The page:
Thank you for your reply.

  5. #5
    Join Date
    Mar 2006
    Location
    Williams Lake
    Beans
    Hidden!
    Distro
    Ubuntu Development Release

    Re: chown -R 'wrong user' / ... oops resetting original file system permissions

    I don't think you are going to get an answer to your question here. I currently have 340592 files on my / and /home partitions it would be pretty hard to catalog the ownership and permissions of each and every file. you may have a better chance of getting an answer here:

    https://answers.launchpad.net/

    You will have to register to ask your question.

    Jim

  6. #6
    Join Date
    Jun 2006
    Location
    Switzerland
    Beans
    Hidden!
    Distro
    Kubuntu Jaunty Jackalope (testing)

    Re: chown -R 'wrong user' / ... oops resetting original file system permissions

    Chowning everything is not good... a lot of things maybe returned to their original ownerships but not everything. I recommend a full re-install of your system.

  7. #7
    Join Date
    Nov 2007
    Location
    London, England
    Beans
    5,526
    Distro
    Xubuntu 14.10 Utopic Unicorn

    Re: chown -R 'wrong user' / ... oops resetting original file system permissions

    I was going to say I think you need to reinstall, but hyper_ch has beaten me to it.

    That's the only way you are going to restore all the correct ownerships, and some of them are quite important (and not necessarily what you would expect). You can use recovery mode to read your home directory first and replace it after the reinstall. Your home directory should all be your own so that's not going to be a problem.

  8. #8
    Join Date
    Aug 2006
    Location
    Canada
    Beans
    389
    Distro
    Ubuntu 10.04 Lucid Lynx

    Re: chown -R 'wrong user' / ... oops resetting original file system permissions

    I just wanted to say that in my opinion, you made two mistakes with the command "chown -R 'wrong user' /".

    The first mistake was the 'wrong user' as you said you already realized.

    But the second mistake (and more fundamental mistake) is you told it to recursively go through your entire file system starting at root directory /. Instead, at most, you should have specified only the trash folder that you were concerned with, and better yet, just the particular file you couldn't delete.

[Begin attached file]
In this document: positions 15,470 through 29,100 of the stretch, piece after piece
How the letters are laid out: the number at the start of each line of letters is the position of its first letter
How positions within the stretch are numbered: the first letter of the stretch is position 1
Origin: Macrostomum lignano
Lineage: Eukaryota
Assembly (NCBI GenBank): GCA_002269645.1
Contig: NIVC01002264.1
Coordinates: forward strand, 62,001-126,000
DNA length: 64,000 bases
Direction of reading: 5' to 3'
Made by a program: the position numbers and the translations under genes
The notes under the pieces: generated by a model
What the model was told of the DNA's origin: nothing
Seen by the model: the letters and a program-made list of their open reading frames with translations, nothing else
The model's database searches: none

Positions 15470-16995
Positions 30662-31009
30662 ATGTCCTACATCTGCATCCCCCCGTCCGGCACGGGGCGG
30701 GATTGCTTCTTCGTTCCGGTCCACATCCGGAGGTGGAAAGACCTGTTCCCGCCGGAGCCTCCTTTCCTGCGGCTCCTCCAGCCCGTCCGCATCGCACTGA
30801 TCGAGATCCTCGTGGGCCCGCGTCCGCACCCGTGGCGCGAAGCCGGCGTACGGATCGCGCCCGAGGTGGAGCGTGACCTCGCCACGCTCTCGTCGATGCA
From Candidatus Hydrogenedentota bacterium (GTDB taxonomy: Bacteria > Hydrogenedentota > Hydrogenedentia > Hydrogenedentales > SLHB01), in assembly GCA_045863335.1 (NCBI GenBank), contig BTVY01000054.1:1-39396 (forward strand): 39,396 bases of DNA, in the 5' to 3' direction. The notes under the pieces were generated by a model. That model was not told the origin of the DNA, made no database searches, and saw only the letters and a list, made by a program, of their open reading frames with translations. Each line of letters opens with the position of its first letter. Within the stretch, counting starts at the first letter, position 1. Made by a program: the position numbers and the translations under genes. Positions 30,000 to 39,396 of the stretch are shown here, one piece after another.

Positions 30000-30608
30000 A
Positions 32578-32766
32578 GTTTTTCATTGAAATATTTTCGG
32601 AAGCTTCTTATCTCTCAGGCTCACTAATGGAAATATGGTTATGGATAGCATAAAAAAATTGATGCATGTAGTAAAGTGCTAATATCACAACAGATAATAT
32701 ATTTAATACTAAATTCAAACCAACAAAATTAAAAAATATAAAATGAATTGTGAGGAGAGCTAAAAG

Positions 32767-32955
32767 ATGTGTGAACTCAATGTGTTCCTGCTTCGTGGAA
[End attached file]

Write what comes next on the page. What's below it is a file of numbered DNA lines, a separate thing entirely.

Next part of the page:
However, that said, since you did not preface that above faulty command with "sudo", you probably didn't have the rights to actually change all the files on your system and do any real damage. The command probably only changed the ownership on the files in your home directory and possible a couple others like tmp. You probably also got an error message of some sort telling you something like operation not permitted.

    But then you "rebooted into the system root console from GRUB and did a chown -R root /"...... WOOPS. This command was, in my opinion, what probably caused the real damage to your system because you booted into root console so now you actually had the power to change everything on your system. What you should have done here to recover was just change the ownership on the files in your home directory back to the correct user but leave all the other system files alone.

    Unfortunately, I agree with the other posters. I don't think there is any reliable way to recover from this situation. You probably need to back up your files and then reinstall from scratch.

  9. #9
    Join Date
    Dec 2007
    Beans
    78
    Distro
    Ubuntu 9.10 Karmic Koala

    Re: chown -R 'wrong user' / ... oops resetting original file system permissions

    Quote Originally Posted by hyper_ch View Post
    chowning everything is not good... A lot of things maybe returned to their original ownerships but not everything. I recommend a full re-install of your system.
    +1

  10. #10
    Join Date
    Jun 2009
    Beans
    10

    Re: chown -R 'wrong user' / ... oops resetting original file system permissions

    I am having the same problem, and trying to fix it.
    I think the only thing I need to fix now is the .dmrc file.
    I set all the permissions right, except for the wrong owner.
    Is there a way to switch it back when using a Live CD or booting from another partition?

    When I try to do 'chown .dmrc martien' it says unrecognized user name.
    What can I do to get the user back?

    Best regards,
    Martien

Page 1 of 2 12 LastLast

Bookmarks

Posting Permissions

  • You may not post new threads
  • You may not post replies
  • You may not post attachments
  • You may not edit your posts
  •